Editor’s note: Alirio Estevez is a Chatham ESL teacher and leader of Voto Latino Chatham, an organization that sought to register Chatham’s Latino voters and encourage them to get out and vote in this past election.
“Which part of Mexico are you from, Alirio?” a well-intentioned colleague of mine asked me about 20 years ago.
I laughed inside. I’m from a mountainous city in Colombia called Bucaramanga. My colleague wanted to establish a warm relationship with me and assumed I was a Mexican because of my looks and, of course, my accent.
I understood his confusion since for many Americans, we Latinos are the same. However we are not. We’re not a monolith.
We have some things in common, such as ancestors from Spain and our love for music. Nevertheless, we have different tastes regarding food, drinks, and politics. Latinos come from diverse backgrounds, and these backgrounds affect the perspective from which we look at societal issues. Like a Venn Diagram, we have some intersecting interests and some diverging views.
Many Latinos have inhabited this country before the Pilgrims set foot in Plymouth, Massachusetts. They already lived in California, Colorado, Texas, New Mexico, etc., when the American government took control of those territories.
As many of them say, “We never crossed the border. The border crossed over us.”
Unfortunately, the American government and many of the white settlers discriminated against them. Thousands of Americans with Mexican ancestry were deported from their own county during the infamous Braceros raid by the Eisenhower government; thousands were denied their rights to a sound education. This unfair and cruel treatment leads many to distrust the federal and state government because those governments allowed the white establishment to attack them.
Other Latinos came from Cuba and settled in South Florida. They escaped the dictatorship of Fidel Castro and his communist government. For them and many of their descendants, the legacy of the Castro regime is an open wound. They strongly reject anything that for them smells like communism and have found refuge in the Republican Party.
Something similar has happened to victims of Chavez and Maduro in Venezuela. That evil regime forced them to abandon their beloved homeland and they fear the spread of its tyranny into other lands.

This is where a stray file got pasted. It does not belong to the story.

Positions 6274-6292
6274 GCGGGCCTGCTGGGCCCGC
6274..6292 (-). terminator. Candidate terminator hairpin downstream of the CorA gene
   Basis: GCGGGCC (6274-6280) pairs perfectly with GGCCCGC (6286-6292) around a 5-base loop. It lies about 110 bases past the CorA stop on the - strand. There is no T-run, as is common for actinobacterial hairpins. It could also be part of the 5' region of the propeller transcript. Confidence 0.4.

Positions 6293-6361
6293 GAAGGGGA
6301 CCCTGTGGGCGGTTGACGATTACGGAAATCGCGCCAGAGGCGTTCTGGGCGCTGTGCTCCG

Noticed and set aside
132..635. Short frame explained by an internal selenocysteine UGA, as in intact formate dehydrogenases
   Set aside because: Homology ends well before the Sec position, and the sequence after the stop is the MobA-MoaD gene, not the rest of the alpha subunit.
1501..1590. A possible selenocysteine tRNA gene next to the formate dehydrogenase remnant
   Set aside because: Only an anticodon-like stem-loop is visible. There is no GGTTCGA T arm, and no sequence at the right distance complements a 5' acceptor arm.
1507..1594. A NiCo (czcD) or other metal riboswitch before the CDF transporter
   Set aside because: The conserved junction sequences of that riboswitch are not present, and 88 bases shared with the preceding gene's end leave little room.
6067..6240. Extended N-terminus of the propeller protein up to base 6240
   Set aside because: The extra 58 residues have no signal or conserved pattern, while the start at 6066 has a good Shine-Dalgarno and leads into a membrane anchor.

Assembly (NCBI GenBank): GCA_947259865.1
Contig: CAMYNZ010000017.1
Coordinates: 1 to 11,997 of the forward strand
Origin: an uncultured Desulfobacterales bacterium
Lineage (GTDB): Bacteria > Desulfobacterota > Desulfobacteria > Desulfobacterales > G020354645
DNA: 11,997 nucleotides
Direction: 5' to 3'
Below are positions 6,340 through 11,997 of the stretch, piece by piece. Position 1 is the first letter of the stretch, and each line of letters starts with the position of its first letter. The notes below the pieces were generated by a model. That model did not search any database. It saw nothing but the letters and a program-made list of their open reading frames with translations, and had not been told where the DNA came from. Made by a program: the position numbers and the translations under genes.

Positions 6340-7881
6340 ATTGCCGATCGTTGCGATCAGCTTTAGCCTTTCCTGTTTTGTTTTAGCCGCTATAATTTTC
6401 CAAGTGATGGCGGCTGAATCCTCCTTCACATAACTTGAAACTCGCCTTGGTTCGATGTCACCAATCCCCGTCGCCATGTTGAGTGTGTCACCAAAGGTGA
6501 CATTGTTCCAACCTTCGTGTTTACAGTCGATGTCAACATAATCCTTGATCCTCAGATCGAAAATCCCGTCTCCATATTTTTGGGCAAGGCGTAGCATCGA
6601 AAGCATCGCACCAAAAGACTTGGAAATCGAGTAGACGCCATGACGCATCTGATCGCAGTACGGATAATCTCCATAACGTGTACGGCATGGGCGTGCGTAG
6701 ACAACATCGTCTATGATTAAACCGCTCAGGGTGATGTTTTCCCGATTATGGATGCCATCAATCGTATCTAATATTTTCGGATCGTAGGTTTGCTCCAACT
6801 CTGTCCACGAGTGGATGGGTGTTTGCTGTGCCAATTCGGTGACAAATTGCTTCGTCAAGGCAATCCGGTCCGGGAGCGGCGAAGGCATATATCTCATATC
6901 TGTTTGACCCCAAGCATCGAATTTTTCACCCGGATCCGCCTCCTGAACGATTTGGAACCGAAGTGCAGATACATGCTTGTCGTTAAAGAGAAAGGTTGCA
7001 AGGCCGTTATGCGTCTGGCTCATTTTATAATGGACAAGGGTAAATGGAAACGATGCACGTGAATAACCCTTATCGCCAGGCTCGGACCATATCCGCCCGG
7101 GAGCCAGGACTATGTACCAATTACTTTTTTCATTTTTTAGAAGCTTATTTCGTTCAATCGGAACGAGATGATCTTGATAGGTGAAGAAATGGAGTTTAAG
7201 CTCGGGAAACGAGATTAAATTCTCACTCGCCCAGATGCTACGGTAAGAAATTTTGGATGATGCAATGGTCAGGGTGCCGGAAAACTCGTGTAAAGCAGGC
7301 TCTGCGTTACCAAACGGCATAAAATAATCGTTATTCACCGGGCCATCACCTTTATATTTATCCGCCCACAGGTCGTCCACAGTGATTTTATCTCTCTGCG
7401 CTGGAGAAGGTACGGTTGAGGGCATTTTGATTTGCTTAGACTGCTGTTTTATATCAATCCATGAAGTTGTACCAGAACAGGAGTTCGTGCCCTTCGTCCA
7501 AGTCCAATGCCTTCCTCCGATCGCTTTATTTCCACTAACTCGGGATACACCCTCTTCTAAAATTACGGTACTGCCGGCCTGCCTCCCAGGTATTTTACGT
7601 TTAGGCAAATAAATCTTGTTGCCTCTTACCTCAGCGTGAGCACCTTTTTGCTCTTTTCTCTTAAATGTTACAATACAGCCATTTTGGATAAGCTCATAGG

Puerto Ricans are American citizens. They are not immigrants, as some misinformed Americans believe. They are deeply attached to their roots and the gente (or “people”) in their beloved island, Borinquén. They are proud of their origin, their food, their music, their Taino ancestry. In the middle of the past century, thousands of Boricuas left Puerto Rico and settled in New York and its metropolitan area. They came looking for a better future, for the American Dream.
You may have heard or even watched the Broadway musical (and film) West Side Story which narrates the rivalry between the Jets (a white gang) and the Sharks (a Puerto Rican gang). The musical depicts how ostracized Puerto Ricans felt during that era by the white society. Such treatment affects their form of American society.
Recently, several natural disasters have devastated the island compelling more Puerto Ricans to come to the continent. They moved to Florida, Massachusetts, North Carolina, and other states. One issue they have found hard to forget and forgive is the lack of compassion shown by the Trump administration towards the island’s residents, evidenced by the soon-to-be former President Trump’s disgraceful action of throwing paper towels to desperate families.
There are other Latinos who immigrated or whose ancestors immigrated from Mexico and Central America. They came here escaping hunger, oppression, civil war, death squads, criminal organizations. They tend not to trust the government because their government failed them, betrayed them. Their governments were actively engaged (and some still are) in torture, bribery, extrajudical killings and the people didn’t (or don’t) have anybody who could assist them.
America was also part of the problem along with the defunct Soviet Union. They used Central American countries as pawns during the Cold War, ignoring human rights violations in order to pursue their foreign interest in this cruel and lethal game of chess. Due to this experience, many of these Latinos don’t vote, because for them, “democracy” is a meaningless word.
Religion is another aspect in which we are not a monolithic entity. Many Americans assume that all Latinos are Catholic. While a majority of Latinos profess this faith, hundreds of thousands belong to several denominations — from Episcopalian to Baptist. Several are active members of evangelical churches, have the same beliefs as the white evangelicals and are prone to support Republican candidates.
Regarding Catholics, some Latinos are conservative while others adhere to a more progressive theology as Pope Francis does. Those on the conservative side hold the same ideology as Justice Amy Coney Barrett regarding reproductive rights and the role of women. Those on the progressive side share the same beliefs as President-Elect Joe Biden, who thinks we should help the less fortunate.
We are not a monolith. We Latinos come in different sizes and flavors. We may have indigenous ancestors, Asian ancestors, African ancestors, Polynesian ancestors, European ancestors, and so on. Many of us speak English and Spanish, many only English, some only Spanish, and a few only indigenous languages.
Some of us have brown skin, others white skin, and others still dark skin. Many of us believe in God and Jesus Christ, but not all of us. Politically, we do not agree 100%. About 70% of Latinos in the United States prefer the Democratic Party; about 25% prefer the Republican Party. Roughly 5% are unaffiliated.
But we do share two traits: We love our families, and we love the United States of America.